Call Their Bluff

Twice in 2002, and once in 2001, I engaged in a risky form of financial behavior.  I was an investment grade corporate bond manager, and I was focused on financial names.  In 2001, post 9/11, we bought all of the out-of-favor sectors from September to November.  (I remember being at a conference for insurance CIOs in October, and seeing the horrified looks on the face of the other CIOs in a closed door session, when I said we were expanding our exposure to BBBs and junk, and hotels, Airplane EETCs, etc.  What topped it all was the representative from Conseco telling me how irresponsible I was.  Coming from Conseco, that made me blink.)

But we sold them all in the second quarter of 2002, when the hunger for yield was growing.  We happily sold our bonds that were now in favor for higher prices.  Then, with the accounting disasters at mid-year, on July 27th, two of my best brokers called me and said, “The market is offered without bid.  We’ve never seen it this bad.  What do you want to do?”  I kept a supply of liquidity on hand for situations like this, so with the S&P falling, and the VIX over 50, I put out a series of lowball bids for BBB assets that our analysts liked.  By noon, I had used up all of my liquidity, but the market was turning.  On October 9th, the same thing happened, but this time I had a larger war chest, and made more bids, with largely the same result.

At that point, I noted that the market was behaving differently.  Most of the troubled names were either dead or cleaned up, so I continued to buy yieldy long-duration financial bonds as the rally continued.  Aside from a hiccup as the Iraq war started, the rally that started October 9th persisted for a long while in equities and corporates.

Why am I telling this story?  Partly because the case for panic conditions in the fixed income markets, and with the banks is thin.  By the time we were in mid-2002, the equity markets were down far more from the peak, and implied volatilities were a lot higher.

Now, what is different at present is that the losses in this market are being led by financials, because in 2002 housing was not overvalued like it is today, and in 2002, the commercial and investment banks were not so highly levered.

So, looking at the two periods, I would rate the economic stress as pretty even across the worst of 2001-2002 and now.  We bounced back from 2002 without any bailouts.  Could it get worse from here in this present era of stress?  Yes, it could.  But at some level, enterprising investors come in without the aid of the government and begin buying assets where the downside is adequately discounted, and the upside ignored.  We are close to that now, with mortgage opportunity funds starting up.  Those won’t see the light of day if there is a bailout.

So, I’m not sure we need any bailout.  As Yves Smith at Naked Capitalism notes, the calls from average people to Capitol Hill are having an impact.  Keep making them.  Call the Treasury’s bluff.  If we prove wrong, well, the next administration will craft its own measures, rather than a bunch of unaccountable lame ducks who are unaccountable even when not lame ducks.  (Did I say that?  Sigh.  Repeat after me: This is not a political blog, this is not a political blog… and I voted for Bush twice, not that it matters much in Maryland.)  I agree with Naked Capitalism again — there may not be a true crisis.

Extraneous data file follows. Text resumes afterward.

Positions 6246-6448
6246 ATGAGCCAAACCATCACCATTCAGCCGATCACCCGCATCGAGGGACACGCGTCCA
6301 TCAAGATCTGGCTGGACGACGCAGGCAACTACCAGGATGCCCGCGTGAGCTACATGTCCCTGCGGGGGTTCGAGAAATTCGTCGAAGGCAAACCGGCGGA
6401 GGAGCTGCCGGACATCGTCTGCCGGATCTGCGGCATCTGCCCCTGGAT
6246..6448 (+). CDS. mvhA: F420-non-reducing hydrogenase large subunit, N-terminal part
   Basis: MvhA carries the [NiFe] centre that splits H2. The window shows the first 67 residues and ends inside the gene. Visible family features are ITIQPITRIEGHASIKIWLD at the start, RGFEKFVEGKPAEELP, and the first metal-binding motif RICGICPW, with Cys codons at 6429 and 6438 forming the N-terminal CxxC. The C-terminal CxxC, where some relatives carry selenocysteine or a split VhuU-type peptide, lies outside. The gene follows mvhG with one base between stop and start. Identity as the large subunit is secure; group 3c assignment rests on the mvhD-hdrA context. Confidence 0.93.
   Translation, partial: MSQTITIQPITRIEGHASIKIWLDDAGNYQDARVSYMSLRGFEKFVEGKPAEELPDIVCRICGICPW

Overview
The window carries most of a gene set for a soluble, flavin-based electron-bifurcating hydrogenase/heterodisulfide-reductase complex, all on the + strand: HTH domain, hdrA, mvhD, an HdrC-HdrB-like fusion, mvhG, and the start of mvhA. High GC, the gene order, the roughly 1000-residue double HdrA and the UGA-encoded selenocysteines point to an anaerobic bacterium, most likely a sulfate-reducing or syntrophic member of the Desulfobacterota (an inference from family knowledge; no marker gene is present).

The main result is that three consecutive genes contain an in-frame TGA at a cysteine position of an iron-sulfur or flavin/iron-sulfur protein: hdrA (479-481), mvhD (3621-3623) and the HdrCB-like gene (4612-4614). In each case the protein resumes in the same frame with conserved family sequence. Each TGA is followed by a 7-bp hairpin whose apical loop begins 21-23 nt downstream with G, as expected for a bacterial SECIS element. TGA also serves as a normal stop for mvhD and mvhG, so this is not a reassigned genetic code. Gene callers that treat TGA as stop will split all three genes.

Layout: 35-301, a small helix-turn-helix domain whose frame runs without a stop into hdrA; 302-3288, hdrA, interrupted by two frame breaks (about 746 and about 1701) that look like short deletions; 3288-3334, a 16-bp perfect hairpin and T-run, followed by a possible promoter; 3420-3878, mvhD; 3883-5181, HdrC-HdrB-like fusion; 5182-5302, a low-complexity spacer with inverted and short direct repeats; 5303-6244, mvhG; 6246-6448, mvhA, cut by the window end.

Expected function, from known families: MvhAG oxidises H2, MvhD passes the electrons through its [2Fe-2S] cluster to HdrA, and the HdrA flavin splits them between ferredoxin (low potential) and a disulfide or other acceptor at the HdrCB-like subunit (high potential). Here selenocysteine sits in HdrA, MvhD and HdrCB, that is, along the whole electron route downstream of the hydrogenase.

But, I can look at it from another angle.  If I had $700 billion to spend as a clever investor (versus $30 billion for Buffett, earning 17% lending to Goldman Sachs), what would I do?  I would adopt the same approach that I did in 2002 (where my war chests were hundreds of millions), and get my analysts to percolate up their best ideas, and do rough estimates of what fair value is at a number of different discount rates.  I would start small, and offer lowball bids for hundreds of millions of seemingly mispriced securities.  I would adjust my bids as I found no takers or many takers.  Price discovery in illiquid bond markets is tough, but it is something I was good at in 2001-2003.  I would also leave markets where there is no rationality… I can invest anywhere, why should I limit my reach?  If Buffett can earn 16-17% off of Goldman Sachs, why should I look for much less?

Today, Bernanke suggested the use of reverse auctions to deploy bailout money at hold-to-maturity pricing levels.  My dear naive professor, markets avoid equilibrium, they do not seek equilibrium.  When the markets are in trouble, most players are in trouble, and there is not enough liquidity to bring the markets to long-run equilibrium levels in the short run.  The fundamental value of an asset is a relative concept, and depends on factors like the yield curve, implied volatility/credit spreads, etc.

The danger with the Treasury bailout proposals is that they will waste money by buying assets at levels above what the market will bear.  The danger with Dodd’s proposal is that they will drive companies into the ground through dilution from hasty asset sales.

Looking at it from a static standpoint, perhaps $5 Trillion would solve the crisis.  I think that would fill every hole, definitely.  But on a dynamic basis, you don’t need as much to move markets.  Once a buyer of size comes in, other players adjust their bids and asks.  So, if I had $700 billion of cash, I would have a hard time disguising my moves.  I would expect to send unused cash back to my funders.

Also, the difficulty of reverse auctions when you have so many disparate securities with small sizes is tough.  So, I look at this crisis, and think that if we wait for four months, the situation might be better, and no bailout will be needed.  If not, the next administration, not lame duck, would face the consequences.